I`m 26 years old and I just had two lumps removed,5cm mass in one breast and 2 cm in another. Results came out as Fibromatosis,keloid type.I was told that it is very rare for this to occur in the breast area and was not given other info about this.
Is there any known cause for this or any prevention?
I`m not prone to scar tissue more than usual and would like to be more informed about this.Both lumps appeared within 4 months.
Also,what is the best post- operative treatment?At the moment i`m using E-oil on scars and doing light excercise for the area.
I feel discomfort and burning sensation sometimes but i guess that`s part of the healing process.It`s hard to know what kind of pain is normal or not.
Any information on this would be very helpful as I couldn`t find many fibromatosis cases on the net,even less in the hospitals.
Dear Veana: We are not experts in fibromatosis - as our focus is on breast cancer. Other than to say that these are often mistaken for breast cancer preoperatively. You might find a breast specialist who has a focus in benign breast problems to help you locate more information.
I'm not sure there is any prevention for this. I have these types for years and have heard cut out the coffee, etc....
I'm going through a wire guided ultrasound and then surgery to remove a lump this coming Monday. I'm terrified and was wondering what your experience was like or if anyone can offer any insight on this procedure.
My procedure was without inserted wire as my lumps were palpable but i guess they will give you local anestetic prior to wire inserting .Some biopsies are done under a local aneastetic ,depending on the size and other factors but i don`t know what your case is. But in both cases,you will not feel a thing.I had a core biopsy under a local and only felt discomfort but not pain while they were taking the samples.Look away and don`t think about it.My final biopsy was under a general anaestetic which makes you pass out completely.Afterwards you will be given something for the pain and it is never unbearable.Worst thing about it is fear and not knowing what is happening.
I am going to have the wire inserted and then be brought up to the OR for surgery where they say I'll be under "sedation", some people tell me this means I'm pretty much out....I hope so, I would rather general amesthesia though so I don't know what's happening until it's done.
Do locals hurt in your breast, I'm not a needle person but I do realize that will be uncomfortable so I expect that to hurt a bit and I'll deal with that as long as I don't feel the wire being inserted.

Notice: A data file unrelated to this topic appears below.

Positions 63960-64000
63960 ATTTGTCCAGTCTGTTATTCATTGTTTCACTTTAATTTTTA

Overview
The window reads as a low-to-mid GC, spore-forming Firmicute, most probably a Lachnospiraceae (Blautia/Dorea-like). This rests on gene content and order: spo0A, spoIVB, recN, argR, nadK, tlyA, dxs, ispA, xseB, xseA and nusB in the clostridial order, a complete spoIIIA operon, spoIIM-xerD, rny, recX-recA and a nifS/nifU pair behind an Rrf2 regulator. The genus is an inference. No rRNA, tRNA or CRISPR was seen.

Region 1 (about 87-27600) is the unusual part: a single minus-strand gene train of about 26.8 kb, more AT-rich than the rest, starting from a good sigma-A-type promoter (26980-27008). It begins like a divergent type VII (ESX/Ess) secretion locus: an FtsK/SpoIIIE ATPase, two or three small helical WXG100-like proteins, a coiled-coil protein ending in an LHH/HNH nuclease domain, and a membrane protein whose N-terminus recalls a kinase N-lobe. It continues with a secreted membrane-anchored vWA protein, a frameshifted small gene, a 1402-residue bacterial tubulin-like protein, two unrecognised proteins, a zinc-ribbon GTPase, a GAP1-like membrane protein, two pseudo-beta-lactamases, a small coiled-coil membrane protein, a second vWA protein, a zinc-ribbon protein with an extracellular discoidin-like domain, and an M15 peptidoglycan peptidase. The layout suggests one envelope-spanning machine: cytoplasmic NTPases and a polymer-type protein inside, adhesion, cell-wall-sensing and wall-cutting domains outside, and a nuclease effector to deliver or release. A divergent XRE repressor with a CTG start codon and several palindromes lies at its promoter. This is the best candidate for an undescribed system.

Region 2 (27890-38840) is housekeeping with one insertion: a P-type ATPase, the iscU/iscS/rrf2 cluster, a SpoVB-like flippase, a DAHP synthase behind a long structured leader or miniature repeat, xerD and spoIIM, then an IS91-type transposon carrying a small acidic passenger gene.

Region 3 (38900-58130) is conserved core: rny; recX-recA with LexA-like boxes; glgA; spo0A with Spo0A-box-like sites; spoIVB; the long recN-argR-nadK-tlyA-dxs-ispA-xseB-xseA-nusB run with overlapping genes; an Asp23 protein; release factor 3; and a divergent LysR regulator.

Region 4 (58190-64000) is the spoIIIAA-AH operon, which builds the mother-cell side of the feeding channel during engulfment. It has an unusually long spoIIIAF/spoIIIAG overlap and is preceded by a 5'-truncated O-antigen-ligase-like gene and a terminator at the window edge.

I had 2 wire location biopsies except mine were done with mammography guidance, not ultrasound. The needle they use for freezing stings just a bit but you shouldn't feel anything after that. The sedation they used on me was instant...I was out like a light for the enitre procedure. You will probably wake up wondering if you've had the procedure. I had little pain afterwards but they will prescribe pain killers for you. The 2nd day was worst than the first for me. Just take it easy for a few days. I know the worst part for me was the waiting for results. It can be torture if you let it get to you. Try to think positive thoughts and take care of yourself. Good luck with your surgery and I wish you good results.
I think there may be confusion among the posters here between the term "fibromatosis" and "fibroadenoma." Fibroadenoma is a very common harmless tumor of the breast, and I'd assume the people who responded to the original post in fact have had fibroadenoma. Fibromatosis is an entirely different situation, whereas unusual tumors called fibroma (not fibroadenoma) can occur virtually anywhere in the body, and can be anywhere from a minor annoyance to a major problem (the "elephant man" had fibromatosis.) So if they occur in the breast, it's not really a breast problem per se, it's a problem of having fibromatosis, affecting the breast. Since that's extremely rare, it would be hard to find consensus about what to do; and even if one were to opt for such a thing as mastectomy, it wouldn't prevent occurances elsewhere in the body. I assume, since she said she was told it was rare, that the original questioner in fact has fibromatosis, as opposed to multiple fibroadenomas.
I too was diagnosed with a fibromatosis tumour in the upper chest wall. It was surgically removed along with sections of my first and second ribs a little more than a year ago. My chest wall was replaced with a Gore-tex patch.
It wasn't until I researched the tumour type on the Internet that I found that although it is a rare form of benign tumour, it has a high local recurrence rate (60%) and can be very difficult to get rid of. Apparently, none of my doctors knew this. I marched back to my family doctor armed with a stack of medical reports printed off my computer. She agreed to send me to an oncologist, who ordered another MRI, and surprise, surprise, the tumour is recurring. Now I have another appointment with a surgeon and will require more of my chest wall removed, plus a course of radiation to try to get rid of the tumour. My advice to you is to find out everything you possibly can on your type of tumour. Ask for a copy of your tumour lab report and do a Google search on the internet for your tumour type. Make absolutely sure that your doctor knows that fibromatosis tumours do have a tendency to recur locally and that they are doing follow-up.
I used heavy silicone 'scar treatment' self-adhesive sheets that stick on along the scar, first developed for burn victims. You wear them 8-23 hours a day. The silicone flattens the scar and diminishes the redness. It is sold under several brand names - here is a link to one of them http://www.rejuveness.com/
It is quite expensive ($65 for an 8x12"sheet) but it did work very well.
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